Depending on the decade in which you were born, thinking about the rehab experience in treatment centers through the lens of film and television could either be frightening or appealing, depending on how it is represented … or misrepresented. A treatment center experience might bring to mind terrifying thoughts of torment dispensed by “Nurse Ratchet” from the world of film. Or perhaps the thought of rehab brings to mind “Dexter Morgan” from the world of television, sitting among a group of people discussing his “dark passenger,” before discovering a fellow serial killer in the group, with whom he can engage in highly sexual, manipulative and risky behavior. Or maybe your mind has settled on any number of fictional law enforcement personnel, private investigators or other folks waltzing into facilitated peer support groups in order to obtain sensitive information that they will later use to emotionally blackmail another person into doing what they want. On the other hand, maybe you’re picturing a spa vacation getaway surrounded by celebrities and beautiful landscapes where troubles are miraculously alleviated in 90 days with a massage and a smile. Regardless of which portrayal the idea of a treatment center calls to mind, each has the one thing in common. While entertaining, these depictions are wholly inaccurate and misleading. Over several decades, film and television portrayals of addiction, treatment centers, addicts and the rehab experience, have created an inaccurate socio-cultural understanding of addiction and recovery.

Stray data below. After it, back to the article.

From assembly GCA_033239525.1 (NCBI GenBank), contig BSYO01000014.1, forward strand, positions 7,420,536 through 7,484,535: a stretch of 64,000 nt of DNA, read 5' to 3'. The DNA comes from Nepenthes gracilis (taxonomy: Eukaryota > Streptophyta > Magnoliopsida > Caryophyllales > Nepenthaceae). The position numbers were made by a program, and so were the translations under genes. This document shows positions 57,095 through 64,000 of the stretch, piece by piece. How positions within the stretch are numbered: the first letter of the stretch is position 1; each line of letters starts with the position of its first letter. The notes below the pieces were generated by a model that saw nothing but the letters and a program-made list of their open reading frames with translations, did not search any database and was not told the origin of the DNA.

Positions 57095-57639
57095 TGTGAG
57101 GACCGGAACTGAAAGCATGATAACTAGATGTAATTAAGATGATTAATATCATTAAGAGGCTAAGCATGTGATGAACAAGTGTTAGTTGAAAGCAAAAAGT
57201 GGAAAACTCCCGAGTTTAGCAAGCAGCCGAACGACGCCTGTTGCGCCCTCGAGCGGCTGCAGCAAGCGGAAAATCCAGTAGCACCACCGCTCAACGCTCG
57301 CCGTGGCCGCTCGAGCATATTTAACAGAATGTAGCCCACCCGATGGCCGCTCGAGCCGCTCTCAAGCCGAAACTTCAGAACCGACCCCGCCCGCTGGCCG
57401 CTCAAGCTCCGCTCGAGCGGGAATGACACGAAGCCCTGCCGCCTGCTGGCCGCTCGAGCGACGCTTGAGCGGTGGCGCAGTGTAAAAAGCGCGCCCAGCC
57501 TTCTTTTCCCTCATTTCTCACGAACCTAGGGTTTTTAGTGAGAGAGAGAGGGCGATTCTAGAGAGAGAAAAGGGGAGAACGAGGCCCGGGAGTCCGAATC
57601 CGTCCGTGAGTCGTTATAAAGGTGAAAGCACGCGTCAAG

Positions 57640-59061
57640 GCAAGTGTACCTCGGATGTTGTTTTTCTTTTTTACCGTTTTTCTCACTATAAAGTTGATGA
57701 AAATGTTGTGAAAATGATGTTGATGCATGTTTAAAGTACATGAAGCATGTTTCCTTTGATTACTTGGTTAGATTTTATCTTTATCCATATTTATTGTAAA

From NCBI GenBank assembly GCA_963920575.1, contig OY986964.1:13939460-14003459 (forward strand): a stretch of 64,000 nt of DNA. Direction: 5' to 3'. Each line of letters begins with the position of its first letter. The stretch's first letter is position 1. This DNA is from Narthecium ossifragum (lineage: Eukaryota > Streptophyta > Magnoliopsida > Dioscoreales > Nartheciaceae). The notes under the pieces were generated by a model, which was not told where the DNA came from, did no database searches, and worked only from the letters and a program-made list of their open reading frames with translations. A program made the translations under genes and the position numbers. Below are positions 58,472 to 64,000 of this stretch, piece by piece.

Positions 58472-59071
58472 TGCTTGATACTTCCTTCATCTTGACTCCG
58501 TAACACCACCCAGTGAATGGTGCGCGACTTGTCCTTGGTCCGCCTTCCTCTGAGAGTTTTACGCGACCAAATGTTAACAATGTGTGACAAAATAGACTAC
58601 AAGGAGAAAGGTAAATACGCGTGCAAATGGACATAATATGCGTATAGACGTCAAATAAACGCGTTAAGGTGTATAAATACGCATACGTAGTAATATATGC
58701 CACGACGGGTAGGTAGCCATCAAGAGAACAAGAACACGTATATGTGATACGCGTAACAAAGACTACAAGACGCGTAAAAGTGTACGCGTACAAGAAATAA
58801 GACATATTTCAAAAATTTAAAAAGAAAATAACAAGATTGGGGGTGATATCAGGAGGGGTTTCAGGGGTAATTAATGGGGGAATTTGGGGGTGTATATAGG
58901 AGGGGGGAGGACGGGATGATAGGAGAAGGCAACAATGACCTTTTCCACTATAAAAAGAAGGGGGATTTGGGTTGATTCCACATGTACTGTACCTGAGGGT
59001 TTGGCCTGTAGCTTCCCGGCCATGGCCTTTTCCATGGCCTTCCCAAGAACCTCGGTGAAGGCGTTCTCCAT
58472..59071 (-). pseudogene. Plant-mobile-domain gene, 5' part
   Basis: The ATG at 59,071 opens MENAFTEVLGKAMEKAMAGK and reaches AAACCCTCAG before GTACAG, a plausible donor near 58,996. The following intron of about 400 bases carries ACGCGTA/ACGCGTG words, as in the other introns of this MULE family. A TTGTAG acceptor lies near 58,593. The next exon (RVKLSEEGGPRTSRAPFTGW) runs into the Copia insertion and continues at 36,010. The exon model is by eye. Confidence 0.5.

Film and Television vs. Reality
Though film and television depictions of treatment centers are often unrealistic and misleading, they do have the unique ability to educate the general public and addicts about how one can receive help and enter recovery. However, the tendency to sensationalize and entertain often wins out over the impulse to educate. Thus, opportunities for media to teach, and society to learn, is often missed. The following are some of the most common ways film and television distort the rehab experience and mislead the public about what happens in treatment.
- Peer support groups are full of self-loathing and depression. In the movies and on television, group therapy sessions are often frequented by misfits who sit around telling sad stories full of self-loathing. There is no real problem-solving or support that takes place onscreen. In reality, a great deal of time is spent around identifying triggers and developing better problem-solving skills. While sessions may be emotional, the goal appears to be that participants leave feeling more positive, not full of negative thoughts.
- Peer support groups are a place to flirt and pick up sexual partners … or manipulate others and obtain sensitive information to use against other members. On the big or small screen, characters are often seen flirting and quickly engaging in intimate relationships with other group members. In reality, that type of behavior is discouraged and is perceived as counter-productive to healing. Confidentiality is also highly respected — participants do not take sensitive information obtained in group sessions and use it to later manipulate other members.